Why there is no New constructor for dataReader?

This is a part of code I have:

SqlDataReader dr = cmd.ExecuteReader();

If dr is an object and SqlDataReader is a class? What the above code is doing?

Is it instantiating? Or, it already has been instantiated so we are just initializing it.

I appreciate for posing your comment explaining how this is working?
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Mike EghtebasDatabase and Application DeveloperAsked:
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Jacques Bourgeois (James Burger)PresidentCommented:
There is one, every class has a constructor.

But if you look at the documentation for the basic DBDataReader (not a more specific one such as the SqlDataReader or the OleDBDataReader), it is defined as protected instead of public as most constructors are.

That means that only classes that inherits from the DataReader can call it. So it is called by the SqlDataReader (or any of the other data readers) because this one inherits from it, but you can't.

On their side classes such as the SqlDataReader have alternate constructors that are declared Friend (in VB) / internal (in C#). These types of methods can be called only internally inside of a project, inside of the System.Data.dll for the SqlDataReader.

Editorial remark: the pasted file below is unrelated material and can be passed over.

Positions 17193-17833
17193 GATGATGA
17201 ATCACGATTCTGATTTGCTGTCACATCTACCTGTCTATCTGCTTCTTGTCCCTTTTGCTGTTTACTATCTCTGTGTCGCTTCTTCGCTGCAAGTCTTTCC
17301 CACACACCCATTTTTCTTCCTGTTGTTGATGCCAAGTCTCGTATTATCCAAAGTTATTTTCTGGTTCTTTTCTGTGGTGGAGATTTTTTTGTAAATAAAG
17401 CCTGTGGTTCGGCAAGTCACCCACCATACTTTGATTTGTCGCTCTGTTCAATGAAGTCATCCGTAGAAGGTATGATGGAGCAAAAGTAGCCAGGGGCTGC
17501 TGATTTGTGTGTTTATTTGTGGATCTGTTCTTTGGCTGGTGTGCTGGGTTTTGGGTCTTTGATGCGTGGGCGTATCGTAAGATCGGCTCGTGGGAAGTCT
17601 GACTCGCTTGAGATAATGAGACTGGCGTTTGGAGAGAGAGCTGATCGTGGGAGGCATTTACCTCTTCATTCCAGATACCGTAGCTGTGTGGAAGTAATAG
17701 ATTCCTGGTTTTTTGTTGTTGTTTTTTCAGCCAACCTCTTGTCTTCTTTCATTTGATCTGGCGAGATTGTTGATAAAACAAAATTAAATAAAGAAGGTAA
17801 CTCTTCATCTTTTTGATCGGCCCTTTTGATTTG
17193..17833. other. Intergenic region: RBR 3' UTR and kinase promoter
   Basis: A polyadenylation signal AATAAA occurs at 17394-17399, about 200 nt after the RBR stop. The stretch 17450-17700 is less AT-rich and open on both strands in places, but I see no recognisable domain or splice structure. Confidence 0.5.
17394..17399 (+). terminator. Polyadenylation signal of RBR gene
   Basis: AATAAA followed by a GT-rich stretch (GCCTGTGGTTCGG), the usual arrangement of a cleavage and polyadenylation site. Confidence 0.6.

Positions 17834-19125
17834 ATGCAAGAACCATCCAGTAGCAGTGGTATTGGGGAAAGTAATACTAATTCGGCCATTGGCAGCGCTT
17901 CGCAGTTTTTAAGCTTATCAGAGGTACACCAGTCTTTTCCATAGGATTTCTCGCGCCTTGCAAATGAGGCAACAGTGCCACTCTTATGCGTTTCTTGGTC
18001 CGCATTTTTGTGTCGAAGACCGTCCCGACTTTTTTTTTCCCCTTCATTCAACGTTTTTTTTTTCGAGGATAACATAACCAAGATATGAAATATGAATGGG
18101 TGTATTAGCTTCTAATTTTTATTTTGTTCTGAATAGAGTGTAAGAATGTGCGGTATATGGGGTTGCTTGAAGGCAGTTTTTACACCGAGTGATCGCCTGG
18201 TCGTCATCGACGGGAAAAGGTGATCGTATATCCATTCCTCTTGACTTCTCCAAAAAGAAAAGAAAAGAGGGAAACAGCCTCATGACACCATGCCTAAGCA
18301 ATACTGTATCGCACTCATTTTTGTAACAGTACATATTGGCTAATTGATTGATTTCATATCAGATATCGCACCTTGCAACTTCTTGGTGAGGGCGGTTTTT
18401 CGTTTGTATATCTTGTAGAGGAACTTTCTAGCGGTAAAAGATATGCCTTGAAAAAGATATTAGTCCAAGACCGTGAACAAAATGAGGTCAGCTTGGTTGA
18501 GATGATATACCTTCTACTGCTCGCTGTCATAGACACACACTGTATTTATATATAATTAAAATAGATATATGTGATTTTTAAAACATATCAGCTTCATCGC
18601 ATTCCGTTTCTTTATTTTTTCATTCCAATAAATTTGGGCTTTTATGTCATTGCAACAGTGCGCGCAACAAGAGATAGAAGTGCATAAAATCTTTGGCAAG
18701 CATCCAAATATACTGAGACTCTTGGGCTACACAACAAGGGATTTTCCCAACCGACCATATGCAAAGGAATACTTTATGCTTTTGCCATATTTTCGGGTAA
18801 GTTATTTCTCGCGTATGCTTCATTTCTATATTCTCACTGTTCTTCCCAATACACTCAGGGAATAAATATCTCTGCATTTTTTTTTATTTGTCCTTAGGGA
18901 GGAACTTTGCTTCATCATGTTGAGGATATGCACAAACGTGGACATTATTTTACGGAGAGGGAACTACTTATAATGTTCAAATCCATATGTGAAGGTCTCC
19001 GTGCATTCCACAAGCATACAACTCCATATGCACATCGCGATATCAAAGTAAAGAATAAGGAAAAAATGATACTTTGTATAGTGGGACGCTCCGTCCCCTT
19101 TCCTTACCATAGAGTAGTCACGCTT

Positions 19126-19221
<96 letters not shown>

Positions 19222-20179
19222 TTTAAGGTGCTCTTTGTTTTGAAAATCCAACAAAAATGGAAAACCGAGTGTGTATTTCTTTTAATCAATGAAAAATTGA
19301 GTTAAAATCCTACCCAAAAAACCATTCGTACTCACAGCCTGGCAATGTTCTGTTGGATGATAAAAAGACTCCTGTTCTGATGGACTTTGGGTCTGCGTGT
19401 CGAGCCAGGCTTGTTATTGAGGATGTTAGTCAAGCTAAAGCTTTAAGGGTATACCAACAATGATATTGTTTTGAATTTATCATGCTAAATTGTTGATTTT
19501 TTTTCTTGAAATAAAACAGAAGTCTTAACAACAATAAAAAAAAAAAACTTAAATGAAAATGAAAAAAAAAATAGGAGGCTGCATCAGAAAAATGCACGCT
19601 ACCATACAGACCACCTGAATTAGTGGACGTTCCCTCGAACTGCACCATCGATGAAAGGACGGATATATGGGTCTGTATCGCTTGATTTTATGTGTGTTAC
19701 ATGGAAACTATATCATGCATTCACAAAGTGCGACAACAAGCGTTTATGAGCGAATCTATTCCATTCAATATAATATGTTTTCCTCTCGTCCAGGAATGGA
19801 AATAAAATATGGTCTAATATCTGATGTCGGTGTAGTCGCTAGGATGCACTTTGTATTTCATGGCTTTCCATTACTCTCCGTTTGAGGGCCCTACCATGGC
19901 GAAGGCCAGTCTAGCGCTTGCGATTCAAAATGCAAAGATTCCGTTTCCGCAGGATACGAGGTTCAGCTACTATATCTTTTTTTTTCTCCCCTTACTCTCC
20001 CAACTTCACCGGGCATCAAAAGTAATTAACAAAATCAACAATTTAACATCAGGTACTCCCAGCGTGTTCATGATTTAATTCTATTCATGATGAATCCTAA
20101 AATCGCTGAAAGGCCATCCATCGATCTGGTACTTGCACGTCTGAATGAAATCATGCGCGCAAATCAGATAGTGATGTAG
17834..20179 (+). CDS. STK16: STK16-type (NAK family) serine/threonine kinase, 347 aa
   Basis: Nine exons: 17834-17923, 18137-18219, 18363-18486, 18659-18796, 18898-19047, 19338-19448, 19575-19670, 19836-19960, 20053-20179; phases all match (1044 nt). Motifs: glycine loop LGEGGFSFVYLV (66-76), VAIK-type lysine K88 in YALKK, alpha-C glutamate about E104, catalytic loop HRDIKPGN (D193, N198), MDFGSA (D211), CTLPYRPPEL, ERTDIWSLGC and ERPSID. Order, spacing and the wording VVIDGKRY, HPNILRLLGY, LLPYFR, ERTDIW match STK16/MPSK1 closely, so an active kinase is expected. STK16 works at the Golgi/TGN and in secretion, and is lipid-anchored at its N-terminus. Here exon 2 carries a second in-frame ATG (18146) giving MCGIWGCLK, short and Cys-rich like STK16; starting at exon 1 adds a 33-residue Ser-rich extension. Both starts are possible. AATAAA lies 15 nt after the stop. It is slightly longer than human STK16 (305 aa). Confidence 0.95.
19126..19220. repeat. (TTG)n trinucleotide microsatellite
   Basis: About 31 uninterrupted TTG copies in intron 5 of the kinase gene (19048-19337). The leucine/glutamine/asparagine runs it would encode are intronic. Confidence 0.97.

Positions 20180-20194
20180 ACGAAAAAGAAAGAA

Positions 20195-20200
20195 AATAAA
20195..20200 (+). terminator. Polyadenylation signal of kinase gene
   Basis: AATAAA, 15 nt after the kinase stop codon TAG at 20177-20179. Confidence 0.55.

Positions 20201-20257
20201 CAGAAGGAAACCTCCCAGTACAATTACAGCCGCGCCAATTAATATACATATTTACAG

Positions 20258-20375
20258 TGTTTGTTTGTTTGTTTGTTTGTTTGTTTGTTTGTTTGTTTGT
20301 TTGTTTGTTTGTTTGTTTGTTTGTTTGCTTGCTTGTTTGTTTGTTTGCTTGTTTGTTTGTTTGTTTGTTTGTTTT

When you call ExecuteReader, because that method is in the same dll, it can call the internal SqlDataReader, which in turn can call the protected DBDataReader that offers the base functionalities of a Data Reader. It passes back the created DataReader back to you as the return value of the ExecuteReader method.

I have not seen documentation from Microsoft that states why they designed the data reader mechanism that way, but this is often done for security reasons. I have seen such a mechanism used in a situation where a few things had to be set up before the class could be instantiated. Instead of requiring the user to write a lot of stuff every time he needed to create a new object (which goes against the ideas of object oriented programming), the programmer did something similar what Microsoft did with the data reader: call a method that will both do the proper initialization, instantiate the object and return it to you.
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Mike EghtebasDatabase and Application DeveloperAuthor Commented:
Thanks,

Mike
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käµfm³d 👽Commented:
These types of methods can be called only internally inside of a project, inside of the System.Data.dll for the SqlDataReader.
That is, unless InternalsVisibleToAttribute is used to expose internal members to specific assemblies--which, of course, System.Data would not be exposing anything to your code in this fashion!
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